Evolution of a Poster

I’m going to be participating in the poster session at the IA Summit in a couple of weeks.

Having never created this kind of poster before, I spent a lot of time thinking about it. The fun part of the project has been thinking about all the things I want to say about the actual/potential impact of social software on information architecture. In the materials I submitted, I said my poster will “map the emerging social software landscape in the context of content flow, and explore how information architecture can serve “selfish” ends and enrich the larger information ecology.”

The less fun part of thinking about my poster was worrying about being humiliated in public because I know everyone else doing a poster is a designer. My inability to draw or even beat Visio into proper poster-generating submission will be held against me, and my whole line of thinking will then of course be suspect, and all the cool IA kids will mock me.

(If you are not interested in IA or social software or any library-science related geeky pursuits, you’ll just have to trust me that my poster idea is something worth having conversations about, and that yes, there are cool IA kids.)

So finally, I asked for help with my poster. Which meant talking to Anna Simmons, whizbang designer, who also works for the Intuit Innovation Lab. She helped me push my thinking, and she knows how to use all those slick Adobe products, so my poster won’t look like it was color xeroxed from crayon scribbles on a scratch pad.

In the interest of web geeky posterity — or at least in the interest of morbid curiousity of other who may choose to go down this poster-creating path — here’s how my ideas got out of my head and into pixels, and soon onto paper:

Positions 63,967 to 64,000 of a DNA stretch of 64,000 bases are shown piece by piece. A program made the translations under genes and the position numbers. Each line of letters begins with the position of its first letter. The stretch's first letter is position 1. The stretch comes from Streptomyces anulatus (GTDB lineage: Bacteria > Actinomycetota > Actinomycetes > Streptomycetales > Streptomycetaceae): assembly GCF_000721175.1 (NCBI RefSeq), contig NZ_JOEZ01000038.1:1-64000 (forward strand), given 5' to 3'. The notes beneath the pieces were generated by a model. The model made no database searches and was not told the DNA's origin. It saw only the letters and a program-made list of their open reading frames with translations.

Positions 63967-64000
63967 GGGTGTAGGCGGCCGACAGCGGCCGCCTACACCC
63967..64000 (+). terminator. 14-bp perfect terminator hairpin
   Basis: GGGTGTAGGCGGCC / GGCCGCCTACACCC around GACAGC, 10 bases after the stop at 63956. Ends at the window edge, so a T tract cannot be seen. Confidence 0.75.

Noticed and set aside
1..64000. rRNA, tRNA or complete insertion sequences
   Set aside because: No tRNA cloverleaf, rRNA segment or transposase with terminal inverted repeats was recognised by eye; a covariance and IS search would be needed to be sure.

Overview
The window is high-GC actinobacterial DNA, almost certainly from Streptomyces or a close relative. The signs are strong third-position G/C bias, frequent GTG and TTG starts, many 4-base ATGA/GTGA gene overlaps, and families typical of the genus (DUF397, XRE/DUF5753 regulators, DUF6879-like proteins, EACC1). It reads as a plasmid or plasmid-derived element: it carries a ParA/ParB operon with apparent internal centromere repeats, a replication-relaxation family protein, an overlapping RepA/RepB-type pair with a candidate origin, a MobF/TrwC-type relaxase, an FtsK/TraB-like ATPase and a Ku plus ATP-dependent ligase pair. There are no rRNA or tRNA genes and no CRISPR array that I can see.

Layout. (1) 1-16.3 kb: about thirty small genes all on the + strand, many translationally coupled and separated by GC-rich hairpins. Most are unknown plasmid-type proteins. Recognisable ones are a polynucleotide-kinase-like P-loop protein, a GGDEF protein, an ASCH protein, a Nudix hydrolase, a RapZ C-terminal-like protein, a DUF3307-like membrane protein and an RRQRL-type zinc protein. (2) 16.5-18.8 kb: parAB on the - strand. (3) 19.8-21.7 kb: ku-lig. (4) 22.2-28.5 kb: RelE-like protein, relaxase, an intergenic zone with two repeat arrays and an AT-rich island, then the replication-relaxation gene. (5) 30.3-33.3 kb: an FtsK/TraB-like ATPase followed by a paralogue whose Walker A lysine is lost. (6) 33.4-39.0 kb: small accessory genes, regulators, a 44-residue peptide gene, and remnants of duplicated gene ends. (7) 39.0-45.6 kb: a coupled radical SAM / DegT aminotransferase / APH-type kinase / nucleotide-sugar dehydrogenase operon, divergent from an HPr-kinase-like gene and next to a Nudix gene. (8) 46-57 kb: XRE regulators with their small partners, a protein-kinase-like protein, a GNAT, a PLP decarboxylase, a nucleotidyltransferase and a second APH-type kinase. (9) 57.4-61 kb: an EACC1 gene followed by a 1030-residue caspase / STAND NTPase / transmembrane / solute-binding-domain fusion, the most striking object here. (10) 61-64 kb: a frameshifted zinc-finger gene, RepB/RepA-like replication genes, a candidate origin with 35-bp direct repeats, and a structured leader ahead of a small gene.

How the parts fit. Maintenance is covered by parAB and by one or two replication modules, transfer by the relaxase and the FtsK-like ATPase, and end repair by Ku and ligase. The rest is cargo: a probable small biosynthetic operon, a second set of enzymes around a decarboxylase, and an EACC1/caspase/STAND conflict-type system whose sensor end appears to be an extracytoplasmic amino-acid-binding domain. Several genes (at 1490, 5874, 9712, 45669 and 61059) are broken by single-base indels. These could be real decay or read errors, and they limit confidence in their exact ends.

poster sketch

I tried to map out all the elements I was thinking about — the social software sites to include, and what the attributes of each were. I wasn’t worried (too much, yet) about what everything would look like, I just wanted to assemble all the pieces. Tags are the comment element.

poster sketch

Anna and I brainstorm about the poster, and she starts sketching. I also draw on the paper, so that is why it looks kind of funky. He we are thinking through the self vs community aspects, and starting to talk about a produce / consume content loop.

poster sketch

We talk about how we want the poster to have visual impact from a distance — not a text-heavy poster, but an eye-catching one. I want it to spark good conversations at the poster session, not squinting at small print. Anna sketches this spiral with social software nodes, and the self vs community aspect is on the side.

poster sketch

The next day, I go back through my notes and Anna’s sketches, and I create with this sketch. I sent it to Anna with this note:

In my head I see in the final version from a distance, the big eye-catching spiral. A little closer, and you can see the content blobs on the spiral, then you notice the “me” in the center and the “crowd” on the outside. Closer still, you see the whole thing takes places with this consume > produce loop. Standing right in front of the poster scrutinizing it, you notice the “me”-generated little content grid, and how the “crowd” content grid is really made up of little “me” grids, making a bigger whole.

poster sketch

Anna whips up something in Illustrator, we post it to the team blog to get some feedback, then tinker with it a little bit more, with this as the final result. [For an even closer look, here’s a PDF version of the poster, and more context in another 1 page PDF.]

If you are going to be at the summmit, stop by on your way to the munchies at the reception Saturday evening.


Thanks to good feedback, the poster has gone through another iteration:

poster sketch

Tags, and the connections and discoveries they make possible, weren’t explicit in previous versions. After some good conversations, I came up with this networked nodes approach.

poster thumbnail

This is what the final poster will look like. Here’s another scaled-down PDF version

One thought on “Evolution of a Poster

Leave a Reply

Your email address will not be published. Required fields are marked *